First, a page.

The national flag was designed by a former South African State Herald, Mr Fred Brownell, and was first used on 27 April 1994. The design and colours are a synopsis of principal elements of the country’s flag history. Individual colours, or colour combinations represent different meanings for different people and therefore no universal symbolism should be attached to any of the colours.
The central design of the flag, beginning at the flagpost in a ‘V’ form and flowing into a single horizontal band to the outer edge of the fly, can be interpreted as the convergence of diverse elements within South African society, taking the road ahead in unity. The theme of convergence and unity ties in with the motto Unity is Strength of the previous South African Coat of Arms.
Specific instructions with regard to the use of the national flag can be found in the Government Gazette 22356, Notice 510 of 8 June 2001 [PDF].
When the flag is displayed vertically against a wall, the red band should be to the left of the viewer with the hoist or the cord seam at the top. When it is displayed horizontally, the hoist should be to the left of the viewer and the red band at the top.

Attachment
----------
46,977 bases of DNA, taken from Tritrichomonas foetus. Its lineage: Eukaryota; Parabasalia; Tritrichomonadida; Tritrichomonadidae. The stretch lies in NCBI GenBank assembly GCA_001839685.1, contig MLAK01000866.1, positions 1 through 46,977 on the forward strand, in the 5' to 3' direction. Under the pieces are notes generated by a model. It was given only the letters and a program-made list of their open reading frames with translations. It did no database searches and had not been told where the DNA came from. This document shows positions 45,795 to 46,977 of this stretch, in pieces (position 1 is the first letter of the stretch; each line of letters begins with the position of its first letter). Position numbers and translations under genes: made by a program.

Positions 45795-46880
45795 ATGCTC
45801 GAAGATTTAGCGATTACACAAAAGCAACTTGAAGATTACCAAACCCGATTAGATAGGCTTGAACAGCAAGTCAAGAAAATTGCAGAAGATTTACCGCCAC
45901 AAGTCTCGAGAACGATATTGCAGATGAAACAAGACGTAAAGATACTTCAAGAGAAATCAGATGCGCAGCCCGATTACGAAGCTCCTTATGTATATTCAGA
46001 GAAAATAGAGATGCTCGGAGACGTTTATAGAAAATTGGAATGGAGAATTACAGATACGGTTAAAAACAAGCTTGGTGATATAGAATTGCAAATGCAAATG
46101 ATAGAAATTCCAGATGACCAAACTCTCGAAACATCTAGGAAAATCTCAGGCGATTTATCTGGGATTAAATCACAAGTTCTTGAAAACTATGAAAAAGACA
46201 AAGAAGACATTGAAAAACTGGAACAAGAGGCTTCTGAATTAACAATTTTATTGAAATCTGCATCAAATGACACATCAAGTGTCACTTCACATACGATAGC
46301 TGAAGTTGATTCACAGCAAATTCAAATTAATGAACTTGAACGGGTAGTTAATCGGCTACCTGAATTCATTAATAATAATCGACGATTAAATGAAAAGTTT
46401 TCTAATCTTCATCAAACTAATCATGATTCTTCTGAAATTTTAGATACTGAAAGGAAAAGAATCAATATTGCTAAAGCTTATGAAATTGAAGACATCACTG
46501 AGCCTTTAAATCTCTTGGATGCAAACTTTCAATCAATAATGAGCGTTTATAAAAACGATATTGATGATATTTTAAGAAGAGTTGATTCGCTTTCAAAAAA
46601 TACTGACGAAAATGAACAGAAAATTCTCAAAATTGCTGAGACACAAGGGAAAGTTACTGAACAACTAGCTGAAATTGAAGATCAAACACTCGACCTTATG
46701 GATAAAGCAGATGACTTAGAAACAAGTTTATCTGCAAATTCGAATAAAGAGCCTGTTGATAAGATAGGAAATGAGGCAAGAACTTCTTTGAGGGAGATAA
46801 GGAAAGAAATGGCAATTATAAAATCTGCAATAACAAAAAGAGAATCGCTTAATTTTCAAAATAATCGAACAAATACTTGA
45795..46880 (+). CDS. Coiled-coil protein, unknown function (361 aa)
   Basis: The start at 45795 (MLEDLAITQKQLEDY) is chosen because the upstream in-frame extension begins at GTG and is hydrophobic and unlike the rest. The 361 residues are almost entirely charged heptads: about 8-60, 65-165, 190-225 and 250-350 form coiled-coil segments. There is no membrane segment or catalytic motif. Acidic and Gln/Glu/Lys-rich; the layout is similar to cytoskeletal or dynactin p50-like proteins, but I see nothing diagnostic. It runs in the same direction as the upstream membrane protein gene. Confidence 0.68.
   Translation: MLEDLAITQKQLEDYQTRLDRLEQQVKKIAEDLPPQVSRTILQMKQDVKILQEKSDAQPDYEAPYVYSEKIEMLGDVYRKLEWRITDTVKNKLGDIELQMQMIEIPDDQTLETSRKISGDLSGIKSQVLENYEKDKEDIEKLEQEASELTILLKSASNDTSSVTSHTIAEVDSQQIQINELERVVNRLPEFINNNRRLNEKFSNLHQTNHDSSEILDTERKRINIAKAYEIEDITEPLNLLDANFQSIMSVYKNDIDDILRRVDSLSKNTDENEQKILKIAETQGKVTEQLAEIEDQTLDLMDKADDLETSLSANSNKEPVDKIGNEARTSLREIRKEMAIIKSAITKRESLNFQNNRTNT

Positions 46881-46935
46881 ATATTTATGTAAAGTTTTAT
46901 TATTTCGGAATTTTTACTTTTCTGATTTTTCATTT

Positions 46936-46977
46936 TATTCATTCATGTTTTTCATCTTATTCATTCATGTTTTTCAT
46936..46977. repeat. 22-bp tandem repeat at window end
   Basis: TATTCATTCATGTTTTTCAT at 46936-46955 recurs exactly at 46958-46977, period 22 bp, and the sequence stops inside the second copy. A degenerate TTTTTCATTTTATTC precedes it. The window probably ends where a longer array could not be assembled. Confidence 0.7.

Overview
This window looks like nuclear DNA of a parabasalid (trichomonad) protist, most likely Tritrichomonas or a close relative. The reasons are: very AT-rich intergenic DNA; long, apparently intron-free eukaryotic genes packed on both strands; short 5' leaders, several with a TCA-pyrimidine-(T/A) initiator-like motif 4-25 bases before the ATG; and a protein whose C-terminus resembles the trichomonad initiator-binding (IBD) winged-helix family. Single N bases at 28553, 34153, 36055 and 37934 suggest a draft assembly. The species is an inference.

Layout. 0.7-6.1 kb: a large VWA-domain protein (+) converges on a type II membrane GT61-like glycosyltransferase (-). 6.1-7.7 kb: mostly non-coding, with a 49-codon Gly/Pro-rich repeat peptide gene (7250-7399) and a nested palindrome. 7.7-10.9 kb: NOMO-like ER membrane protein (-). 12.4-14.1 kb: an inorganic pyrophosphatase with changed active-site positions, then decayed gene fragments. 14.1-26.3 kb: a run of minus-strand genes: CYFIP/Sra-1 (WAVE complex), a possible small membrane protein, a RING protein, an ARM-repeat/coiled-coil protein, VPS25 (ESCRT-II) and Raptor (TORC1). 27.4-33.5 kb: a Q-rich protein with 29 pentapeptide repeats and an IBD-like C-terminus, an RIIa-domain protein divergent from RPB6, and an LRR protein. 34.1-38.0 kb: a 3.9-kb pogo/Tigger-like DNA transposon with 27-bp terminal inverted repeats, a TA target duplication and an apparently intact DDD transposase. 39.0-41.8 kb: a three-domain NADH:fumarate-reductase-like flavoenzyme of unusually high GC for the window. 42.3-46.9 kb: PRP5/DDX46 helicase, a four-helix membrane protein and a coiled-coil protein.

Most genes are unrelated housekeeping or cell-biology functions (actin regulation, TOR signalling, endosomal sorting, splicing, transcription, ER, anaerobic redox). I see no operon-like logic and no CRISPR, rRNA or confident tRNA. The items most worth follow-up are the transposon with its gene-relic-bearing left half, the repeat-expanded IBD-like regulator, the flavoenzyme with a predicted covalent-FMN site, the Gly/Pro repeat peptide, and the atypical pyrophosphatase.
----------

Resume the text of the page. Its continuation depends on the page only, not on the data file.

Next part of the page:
When the flag is displayed next to or behind the speaker at a meeting, it must be placed to the speaker’s right. When it is placed elsewhere in the meeting place, it should be to the right of the audience.
Green – CKS 42 c Spectrum green
Black – CKS 401 c Blue black
White – CKS 701 c National flag white
Gold – CKS 724 c Gold yellow
Red – CKS 750 c Chilli red
Blue – CKS 762 c National flag blue
Approximate Pantone equivalents
Green – 3415 c
Gold 1235 c
Red 179 c
Blue reflex blue c
- BROWNELL, FG, National Symbols of the Republic of South Africa. 1995. Johannesburg: Chris van Rensburg Publications.
- Department of Foreign Affairs and Information. 1983. South Africa 1983: Official Yearbook of the Republic of South Africa. 9th ed. Johannesburg: Chris van Rensburg
- Republic of South Africa. 1995. Government Gazette, no 1658 of 1995, Pretoria.
- South African Communication Service. 1993. South Africa 1993: Official Yearbook of the Republic of South Africa. 19th ed. Pretoria: South African Communication Service.